Wednesday, November 01, 2006

November 1, All Saints Day

A day when I usually spend some time thinking about my godfather, my father's uncle, the humble grocer who is regarded as the family saint. It felt so special to be singled out for his affection when I was little. He was also the family bartender, and he would pick me up and sit me on the counter beside him while he worked. I thought, based on the experience of these family gatherings, that there were only three alcoholic beverages in the world: martinis, Manhattans, and beer. Martinis were served with olives, which were good, but Manhattans came with maraschino cherries, which were even better, and every so often as he worked he would slip me one. Life didn't get any better than that.

My cousin, his daughter, told me a few years ago that she thought he would be proud of the adult I grew up to be, which meant a lot to me. I don't know what he'd think about where things have gone since then, though. It's hard to imagine that the guy who was a quiet, steady presence at the 6:30 a.m. Mass would approve of this Episcopal thing I've got going. Ah, well.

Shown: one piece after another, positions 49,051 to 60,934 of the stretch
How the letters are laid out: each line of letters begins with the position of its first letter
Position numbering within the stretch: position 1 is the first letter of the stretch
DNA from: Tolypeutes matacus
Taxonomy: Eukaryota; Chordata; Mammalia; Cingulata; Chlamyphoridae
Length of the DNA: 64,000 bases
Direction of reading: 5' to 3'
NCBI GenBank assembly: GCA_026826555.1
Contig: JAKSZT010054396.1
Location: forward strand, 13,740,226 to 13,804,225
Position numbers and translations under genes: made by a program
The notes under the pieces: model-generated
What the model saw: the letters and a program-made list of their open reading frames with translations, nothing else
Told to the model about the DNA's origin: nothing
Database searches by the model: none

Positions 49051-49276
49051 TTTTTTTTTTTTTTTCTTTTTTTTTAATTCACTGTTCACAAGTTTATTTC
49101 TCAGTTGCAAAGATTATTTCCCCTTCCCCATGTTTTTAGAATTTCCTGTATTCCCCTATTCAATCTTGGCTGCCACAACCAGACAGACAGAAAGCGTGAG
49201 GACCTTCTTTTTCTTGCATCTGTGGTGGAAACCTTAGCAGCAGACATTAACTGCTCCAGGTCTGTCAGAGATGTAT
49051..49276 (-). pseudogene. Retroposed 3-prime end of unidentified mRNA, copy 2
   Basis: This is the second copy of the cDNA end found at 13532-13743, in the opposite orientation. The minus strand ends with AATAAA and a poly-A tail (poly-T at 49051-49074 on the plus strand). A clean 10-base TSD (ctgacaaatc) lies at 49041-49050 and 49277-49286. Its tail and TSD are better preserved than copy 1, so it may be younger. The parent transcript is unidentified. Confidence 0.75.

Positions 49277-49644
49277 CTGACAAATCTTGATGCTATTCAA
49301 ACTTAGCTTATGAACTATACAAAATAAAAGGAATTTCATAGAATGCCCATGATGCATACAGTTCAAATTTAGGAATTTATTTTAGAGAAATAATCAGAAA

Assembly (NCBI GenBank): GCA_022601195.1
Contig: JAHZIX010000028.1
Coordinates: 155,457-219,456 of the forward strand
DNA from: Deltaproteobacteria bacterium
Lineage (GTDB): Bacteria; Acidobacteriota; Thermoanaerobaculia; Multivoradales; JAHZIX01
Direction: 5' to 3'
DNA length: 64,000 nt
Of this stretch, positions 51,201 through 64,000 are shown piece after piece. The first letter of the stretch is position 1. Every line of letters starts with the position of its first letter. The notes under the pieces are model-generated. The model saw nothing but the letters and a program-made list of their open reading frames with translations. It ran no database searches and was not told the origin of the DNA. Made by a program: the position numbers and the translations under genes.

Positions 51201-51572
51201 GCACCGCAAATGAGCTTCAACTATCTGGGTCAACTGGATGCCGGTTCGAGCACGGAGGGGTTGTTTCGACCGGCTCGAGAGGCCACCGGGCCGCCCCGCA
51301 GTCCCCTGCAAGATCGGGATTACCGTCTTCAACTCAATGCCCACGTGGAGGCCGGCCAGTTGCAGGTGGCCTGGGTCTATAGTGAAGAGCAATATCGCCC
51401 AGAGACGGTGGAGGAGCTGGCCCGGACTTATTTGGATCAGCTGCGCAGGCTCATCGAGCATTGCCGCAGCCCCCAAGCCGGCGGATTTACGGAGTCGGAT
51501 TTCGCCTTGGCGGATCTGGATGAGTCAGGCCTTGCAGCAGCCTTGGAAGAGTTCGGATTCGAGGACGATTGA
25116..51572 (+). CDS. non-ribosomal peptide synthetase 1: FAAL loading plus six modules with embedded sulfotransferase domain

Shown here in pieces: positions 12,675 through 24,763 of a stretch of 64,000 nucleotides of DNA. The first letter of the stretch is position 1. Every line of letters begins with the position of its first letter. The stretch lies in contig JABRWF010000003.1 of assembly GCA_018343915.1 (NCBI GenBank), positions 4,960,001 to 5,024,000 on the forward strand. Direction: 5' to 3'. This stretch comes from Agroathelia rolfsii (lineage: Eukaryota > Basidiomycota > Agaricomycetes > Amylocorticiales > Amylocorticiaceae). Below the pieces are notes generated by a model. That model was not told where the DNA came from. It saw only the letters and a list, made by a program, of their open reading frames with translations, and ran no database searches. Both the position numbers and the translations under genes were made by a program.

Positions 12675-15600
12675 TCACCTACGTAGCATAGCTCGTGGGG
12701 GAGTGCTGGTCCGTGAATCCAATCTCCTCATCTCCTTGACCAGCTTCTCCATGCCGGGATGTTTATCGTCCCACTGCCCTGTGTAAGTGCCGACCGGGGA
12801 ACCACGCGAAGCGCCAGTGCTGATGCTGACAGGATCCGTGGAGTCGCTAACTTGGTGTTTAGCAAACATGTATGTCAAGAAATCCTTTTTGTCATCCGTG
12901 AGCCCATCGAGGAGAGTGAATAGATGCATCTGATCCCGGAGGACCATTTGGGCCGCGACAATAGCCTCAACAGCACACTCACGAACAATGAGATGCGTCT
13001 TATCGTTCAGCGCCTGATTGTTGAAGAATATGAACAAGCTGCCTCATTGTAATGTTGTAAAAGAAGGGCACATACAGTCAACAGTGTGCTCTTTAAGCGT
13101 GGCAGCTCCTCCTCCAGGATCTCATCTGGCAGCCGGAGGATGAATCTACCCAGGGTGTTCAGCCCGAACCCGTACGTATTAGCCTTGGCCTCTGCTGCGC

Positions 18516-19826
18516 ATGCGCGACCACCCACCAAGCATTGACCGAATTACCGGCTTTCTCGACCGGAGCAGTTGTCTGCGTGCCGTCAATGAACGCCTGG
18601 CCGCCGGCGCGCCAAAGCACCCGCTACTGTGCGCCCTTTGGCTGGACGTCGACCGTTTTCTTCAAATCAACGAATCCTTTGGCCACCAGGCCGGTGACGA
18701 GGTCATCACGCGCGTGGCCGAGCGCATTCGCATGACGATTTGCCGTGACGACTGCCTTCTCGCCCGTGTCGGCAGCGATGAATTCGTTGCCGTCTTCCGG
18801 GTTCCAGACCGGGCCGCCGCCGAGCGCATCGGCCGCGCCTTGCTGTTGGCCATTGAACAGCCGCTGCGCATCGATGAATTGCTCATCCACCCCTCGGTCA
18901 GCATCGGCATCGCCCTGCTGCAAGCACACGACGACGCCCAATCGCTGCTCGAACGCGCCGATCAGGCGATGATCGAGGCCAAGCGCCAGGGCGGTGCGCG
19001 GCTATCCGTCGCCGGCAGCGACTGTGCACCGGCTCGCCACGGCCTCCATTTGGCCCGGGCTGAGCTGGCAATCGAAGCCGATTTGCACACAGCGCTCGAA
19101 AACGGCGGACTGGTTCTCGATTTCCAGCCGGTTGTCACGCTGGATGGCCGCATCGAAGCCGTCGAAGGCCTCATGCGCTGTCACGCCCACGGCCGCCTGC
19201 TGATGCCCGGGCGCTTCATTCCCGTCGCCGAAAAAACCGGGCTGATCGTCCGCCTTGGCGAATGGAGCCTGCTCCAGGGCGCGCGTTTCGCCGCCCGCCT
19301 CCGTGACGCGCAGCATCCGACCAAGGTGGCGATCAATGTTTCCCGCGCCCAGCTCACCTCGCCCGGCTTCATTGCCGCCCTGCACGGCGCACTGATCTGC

I was trying to explain how all of this feels to a friend who is not religious, and the closest equivalent I could think of was emigration. Among my family and friends there are quite a few people who were born in other countries. They left home for good reasons, and found a place for themselves here. They don't want to go back, but even so, many of them still regard that first country as home. I think I know how that feels.

We grow up, we leave home, and no matter how fondly we may look back on those early days, there's no going back. Ain't nobody gonna pick me up, sit me on the counter, and feed me maraschino cherries again--or at least, they better not try!


At 1:41 PM, Anonymous Lorna said...

you've found God. I think your Godfather would love that.

emigration is a good analogy :)


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